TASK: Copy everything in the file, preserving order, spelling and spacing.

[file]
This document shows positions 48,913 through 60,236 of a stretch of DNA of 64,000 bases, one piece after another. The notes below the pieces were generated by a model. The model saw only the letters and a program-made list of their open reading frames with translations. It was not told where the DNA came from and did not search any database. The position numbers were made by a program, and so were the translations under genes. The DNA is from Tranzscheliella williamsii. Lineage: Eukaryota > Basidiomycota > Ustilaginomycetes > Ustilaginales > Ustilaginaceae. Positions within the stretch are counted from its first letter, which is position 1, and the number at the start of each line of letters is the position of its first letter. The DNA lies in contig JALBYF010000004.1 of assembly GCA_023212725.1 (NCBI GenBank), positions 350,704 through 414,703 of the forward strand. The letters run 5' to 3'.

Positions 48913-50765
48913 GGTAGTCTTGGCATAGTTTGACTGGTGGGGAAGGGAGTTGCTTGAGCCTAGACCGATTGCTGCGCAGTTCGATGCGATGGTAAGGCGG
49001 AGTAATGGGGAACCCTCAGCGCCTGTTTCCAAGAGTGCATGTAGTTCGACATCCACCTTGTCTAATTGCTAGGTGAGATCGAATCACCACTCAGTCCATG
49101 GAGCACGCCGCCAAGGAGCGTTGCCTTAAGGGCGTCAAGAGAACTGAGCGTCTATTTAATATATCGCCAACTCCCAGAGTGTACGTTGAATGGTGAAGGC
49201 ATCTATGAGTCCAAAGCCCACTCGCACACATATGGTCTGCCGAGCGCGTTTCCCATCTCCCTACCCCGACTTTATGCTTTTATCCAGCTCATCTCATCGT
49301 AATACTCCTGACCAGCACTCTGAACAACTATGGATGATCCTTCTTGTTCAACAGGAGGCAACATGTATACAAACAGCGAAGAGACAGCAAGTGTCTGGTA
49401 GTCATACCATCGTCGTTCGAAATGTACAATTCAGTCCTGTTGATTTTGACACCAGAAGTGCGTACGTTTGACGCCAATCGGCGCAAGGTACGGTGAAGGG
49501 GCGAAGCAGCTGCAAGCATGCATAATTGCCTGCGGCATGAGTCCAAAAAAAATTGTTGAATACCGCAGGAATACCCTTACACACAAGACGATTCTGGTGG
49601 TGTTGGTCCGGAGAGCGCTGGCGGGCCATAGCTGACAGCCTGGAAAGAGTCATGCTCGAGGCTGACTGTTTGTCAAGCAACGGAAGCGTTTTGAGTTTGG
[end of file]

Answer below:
This document shows positions 48,913 through 60,236 of a stretch of DNA of 64,000 bases, one piece after another. The notes below the pieces were generated by a model. The model saw only the letters and a program-made list of their open reading frames with translations. It was not told where the DNA came from and did not search any database. The position numbers were made by a program, and so were the translations under genes. The DNA is from Tranzscheliella williamsii. Lineage: Eukaryota > Basidiomycota > Ustilaginomycetes > Ustilaginales > Ustilaginaceae. Positions within the stretch are counted from its first letter, which is position 1, and the number at the start of each line of letters is the position of its first letter. The DNA lies in contig JALBYF010000004.1 of assembly GCA_023212725.1 (NCBI GenBank), positions 350,704 through 414,703 of the forward strand. The letters run 5' to 3'.

Positions 48913-50765
48913 GGTAGTCTTGGCATAGTTTGACTGGTGGGGAAGGGAGTTGCTTGAGCCTAGACCGATTGCTGCGCAGTTCGATGCGATGGTAAGGCGG
49001 AGTAATGGGGAACCCTCAGCGCCTGTTTCCAAGAGTGCATGTAGTTCGACATCCACCTTGTCTAATTGCTAGGTGAGATCGAATCACCACTCAGTCCATG
49101 GAGCACGCCGCCAAGGAGCGTTGCCTTAAGGGCGTCAAGAGAACTGAGCGTCTATTTAATATATCGCCAACTCCCAGAGTGTACGTTGAATGGTGAAGGC
49201 ATCTATGAGTCCAAAGCCCACTCGCACACATATGGTCTGCCGAGCGCGTTTCCCATCTCCCTACCCCGACTTTATGCTTTTATCCAGCTCATCTCATCGT
49301 AATACTCCTGACCAGCACTCTGAACAACTATGGATGATCCTTCTTGTTCAACAGGAGGCAACATGTATACAAACAGCGAAGAGACAGCAAGTGTCTGGTA
49401 GTCATACCATCGTCGTTCGAAATGTACAATTCAGTCCTGTTGATTTTGACACCAGAAGTGCGTACGTTTGACGCCAATCGGCGCAAGGTACGGTGAAGGG
49501 GCGAAGCAGCTGCAAGCATGCATAATTGCCTGCGGCATGAGTCCAAAAAAAATTGTTGAATACCGCAGGAATACCCTTACACACAAGACGATTCTGGTGG
49601 TGTTGGTCCGGAGAGCGCTGGCGGGCCATAGCTGACAGCCTGGAAAGAGTCATGCTCGAGGCTGACTGTTTGTCAAGCAACGGAAGCGTTTTGAGTTTGG